Land’s End Los Cabos
That “Knowledge alone is liberative”, is declared as a fundamental principle in the very first chapter of the masterwork of Kashmir Shaivism, the Tantrāloka (“Light on the Tantras”) written by a most honored and enlightened genius precisely 1000 years ago in Srinagar, Kashmir. His name was Abhinava Gupta. His writings summarize, clarify and bring into our focus the exact theoretic knowledge that underpins the tantric methods and practices (including our Neelakantha meditation). My meditation teacher, Prof. Paul Muller-Ortega is the world’s foremost practicing authority, as well as scholarly Sankrit interpreter, on the writings of Abhinava Gupta.
What then, is the nature and character of that liberating knowledge? What is it that one needs to learn and to know in the process of rising to one’s own enlightenment? It is not just some body of information, not some assemblage of ideas or concepts. That is where we start in order to approach it. But it is “known” only in the fullness of realization that is the fruits of true deep practice. I hope to offer an example of this today.
In our tradition we make a clear distinction between “the theory of the practice” and “the practice of the practice”. The theory is the conceptual knowledge that gives a framework and reference point for understanding how and why we approach the actual practice of meditation as we do. This is for the benefit of the mind. If our reference frame of conceptual knowledge were too small, too limited by errors of limited understanding, then we would limit our access to recognizing and assimilating the sublime and transformative revelations that happen spontaneously in meditation.
One could actually have a moment of deep Samadhi, of the complete “melting” of separative perception into the transcendent wholeness of non-dual Consciousness. And yet not even recognize nor later remember that this has occurred! That is what happens when our reference frame or belief system does not even allow for the possibility of such Consciousness to exist. It is as though it did not even happen. And that is the reason why, in learning the practice of meditation, we also learn the very simple principles of “the theory of the practice”. This permits the transformative effects of meditative absorption to be received into the mind, brain, body. To resonate there in full recognition. In other words, the experience of Samadhi in meditation can become embodied and lived knowledge.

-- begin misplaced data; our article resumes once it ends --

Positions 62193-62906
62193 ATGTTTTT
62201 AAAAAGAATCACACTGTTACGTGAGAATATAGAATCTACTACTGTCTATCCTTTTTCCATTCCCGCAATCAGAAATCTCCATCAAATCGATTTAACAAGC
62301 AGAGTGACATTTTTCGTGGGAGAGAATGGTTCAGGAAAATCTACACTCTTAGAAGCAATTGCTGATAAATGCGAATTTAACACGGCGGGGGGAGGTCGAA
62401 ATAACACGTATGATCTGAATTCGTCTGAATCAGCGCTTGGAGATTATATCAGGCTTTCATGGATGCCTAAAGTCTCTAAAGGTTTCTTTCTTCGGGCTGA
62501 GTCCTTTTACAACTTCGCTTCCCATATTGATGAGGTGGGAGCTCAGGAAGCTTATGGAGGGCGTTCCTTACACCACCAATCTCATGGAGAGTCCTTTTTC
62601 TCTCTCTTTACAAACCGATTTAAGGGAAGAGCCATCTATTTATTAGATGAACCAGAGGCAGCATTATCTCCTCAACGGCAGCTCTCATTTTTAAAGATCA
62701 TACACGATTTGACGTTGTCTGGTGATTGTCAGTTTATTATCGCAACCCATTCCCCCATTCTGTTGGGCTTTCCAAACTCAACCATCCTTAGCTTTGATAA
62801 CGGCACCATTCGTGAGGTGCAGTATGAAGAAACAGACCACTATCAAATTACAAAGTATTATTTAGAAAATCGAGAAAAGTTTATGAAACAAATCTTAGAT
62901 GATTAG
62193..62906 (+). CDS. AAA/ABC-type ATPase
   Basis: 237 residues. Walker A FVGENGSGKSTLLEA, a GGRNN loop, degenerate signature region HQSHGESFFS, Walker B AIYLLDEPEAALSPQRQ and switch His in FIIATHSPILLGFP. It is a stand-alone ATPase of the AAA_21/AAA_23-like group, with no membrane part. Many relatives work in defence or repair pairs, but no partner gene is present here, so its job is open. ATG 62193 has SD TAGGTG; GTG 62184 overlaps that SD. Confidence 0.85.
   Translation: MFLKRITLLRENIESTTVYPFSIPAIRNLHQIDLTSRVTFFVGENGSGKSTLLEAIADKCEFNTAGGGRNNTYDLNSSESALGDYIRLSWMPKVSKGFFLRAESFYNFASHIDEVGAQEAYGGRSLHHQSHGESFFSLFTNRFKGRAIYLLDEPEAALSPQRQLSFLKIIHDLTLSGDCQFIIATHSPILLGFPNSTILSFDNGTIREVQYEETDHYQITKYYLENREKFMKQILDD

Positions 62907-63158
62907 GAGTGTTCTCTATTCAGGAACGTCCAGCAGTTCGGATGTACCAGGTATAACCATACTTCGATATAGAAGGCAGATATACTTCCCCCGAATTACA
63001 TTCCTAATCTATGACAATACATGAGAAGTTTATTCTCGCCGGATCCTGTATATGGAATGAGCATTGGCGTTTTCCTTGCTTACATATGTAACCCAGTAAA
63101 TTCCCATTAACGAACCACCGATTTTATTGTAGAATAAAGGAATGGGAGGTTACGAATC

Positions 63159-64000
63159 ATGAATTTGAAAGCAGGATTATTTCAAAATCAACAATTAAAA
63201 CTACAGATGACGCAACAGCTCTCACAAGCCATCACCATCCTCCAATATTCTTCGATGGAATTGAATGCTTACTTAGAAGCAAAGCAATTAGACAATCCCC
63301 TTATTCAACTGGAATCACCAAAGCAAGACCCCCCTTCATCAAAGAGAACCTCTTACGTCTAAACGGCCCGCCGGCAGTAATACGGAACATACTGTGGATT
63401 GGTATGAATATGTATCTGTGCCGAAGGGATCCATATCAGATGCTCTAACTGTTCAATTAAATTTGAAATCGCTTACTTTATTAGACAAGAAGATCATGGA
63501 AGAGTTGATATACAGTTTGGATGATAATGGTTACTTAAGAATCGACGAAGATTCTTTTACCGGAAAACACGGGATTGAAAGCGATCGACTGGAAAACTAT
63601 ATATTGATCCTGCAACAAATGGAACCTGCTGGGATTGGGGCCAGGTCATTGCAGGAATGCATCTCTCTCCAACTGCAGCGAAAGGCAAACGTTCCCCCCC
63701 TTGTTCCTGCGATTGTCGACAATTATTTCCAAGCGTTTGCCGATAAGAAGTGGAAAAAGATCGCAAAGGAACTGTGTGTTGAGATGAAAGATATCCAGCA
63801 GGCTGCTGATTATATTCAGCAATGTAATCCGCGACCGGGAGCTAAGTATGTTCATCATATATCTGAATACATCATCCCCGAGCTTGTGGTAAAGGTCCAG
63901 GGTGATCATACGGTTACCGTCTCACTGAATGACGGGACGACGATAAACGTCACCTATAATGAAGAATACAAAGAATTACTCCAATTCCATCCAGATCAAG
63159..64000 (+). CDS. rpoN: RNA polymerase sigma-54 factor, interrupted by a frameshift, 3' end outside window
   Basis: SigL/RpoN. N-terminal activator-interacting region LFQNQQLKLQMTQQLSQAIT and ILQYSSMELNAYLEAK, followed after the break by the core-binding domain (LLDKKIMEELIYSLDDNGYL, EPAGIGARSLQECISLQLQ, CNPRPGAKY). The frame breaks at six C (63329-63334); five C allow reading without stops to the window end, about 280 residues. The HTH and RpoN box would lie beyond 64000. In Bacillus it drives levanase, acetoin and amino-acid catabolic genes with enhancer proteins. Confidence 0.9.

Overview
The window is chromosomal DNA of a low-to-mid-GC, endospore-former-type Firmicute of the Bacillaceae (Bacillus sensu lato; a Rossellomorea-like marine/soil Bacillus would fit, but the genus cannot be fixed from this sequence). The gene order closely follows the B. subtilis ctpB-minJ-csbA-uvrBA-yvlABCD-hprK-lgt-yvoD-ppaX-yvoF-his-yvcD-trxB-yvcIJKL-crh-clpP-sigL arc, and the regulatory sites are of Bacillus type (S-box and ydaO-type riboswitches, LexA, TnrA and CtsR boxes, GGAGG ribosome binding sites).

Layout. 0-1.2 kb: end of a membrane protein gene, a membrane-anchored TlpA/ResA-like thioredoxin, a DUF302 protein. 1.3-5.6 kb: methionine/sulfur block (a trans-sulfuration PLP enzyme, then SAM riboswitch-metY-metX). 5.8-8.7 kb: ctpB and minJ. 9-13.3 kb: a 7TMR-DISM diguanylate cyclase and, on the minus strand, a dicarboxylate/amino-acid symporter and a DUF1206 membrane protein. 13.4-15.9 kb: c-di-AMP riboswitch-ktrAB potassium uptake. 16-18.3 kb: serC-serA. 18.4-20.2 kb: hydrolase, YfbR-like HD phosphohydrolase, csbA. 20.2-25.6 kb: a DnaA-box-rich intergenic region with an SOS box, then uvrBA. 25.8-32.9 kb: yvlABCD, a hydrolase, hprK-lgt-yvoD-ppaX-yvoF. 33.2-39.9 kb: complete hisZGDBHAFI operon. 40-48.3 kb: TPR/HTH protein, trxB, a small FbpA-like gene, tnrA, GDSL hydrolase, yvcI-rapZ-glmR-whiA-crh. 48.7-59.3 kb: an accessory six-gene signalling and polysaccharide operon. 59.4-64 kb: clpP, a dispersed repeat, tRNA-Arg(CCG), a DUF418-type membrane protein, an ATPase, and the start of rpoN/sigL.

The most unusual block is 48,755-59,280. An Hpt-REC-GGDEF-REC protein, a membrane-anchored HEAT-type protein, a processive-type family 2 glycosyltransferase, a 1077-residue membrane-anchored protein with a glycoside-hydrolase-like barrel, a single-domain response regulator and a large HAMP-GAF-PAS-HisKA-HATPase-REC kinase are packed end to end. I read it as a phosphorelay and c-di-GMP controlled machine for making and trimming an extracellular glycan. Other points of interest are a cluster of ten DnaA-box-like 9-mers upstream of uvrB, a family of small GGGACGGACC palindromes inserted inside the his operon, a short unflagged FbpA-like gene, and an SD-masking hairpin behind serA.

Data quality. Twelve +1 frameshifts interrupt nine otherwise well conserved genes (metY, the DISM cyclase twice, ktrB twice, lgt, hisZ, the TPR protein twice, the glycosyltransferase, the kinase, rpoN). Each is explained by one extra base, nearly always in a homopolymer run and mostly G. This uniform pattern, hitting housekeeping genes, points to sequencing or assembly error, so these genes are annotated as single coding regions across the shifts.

One of the great original source-texts of Shaiva tantra are the 9th Century CE Shiva Sutras of Vasagupta. An incredibly compact and ever astonishing source of deep wisdom. The first two sutras of this text set the foundation for the entire teaching:
Shiva Sutra I.1 “Caitanyam ātmā” The highest (supreme and universal) Consciousness IS the Self: The Self of all that exists, and our own true and highest Self.
Shiva Sutra I.2 “Jñanam bhandhaḥ” Limited (or limiting) knowledge is bondage. Is the nature and source of our seperative, small, non-fully-realized, self-identifications.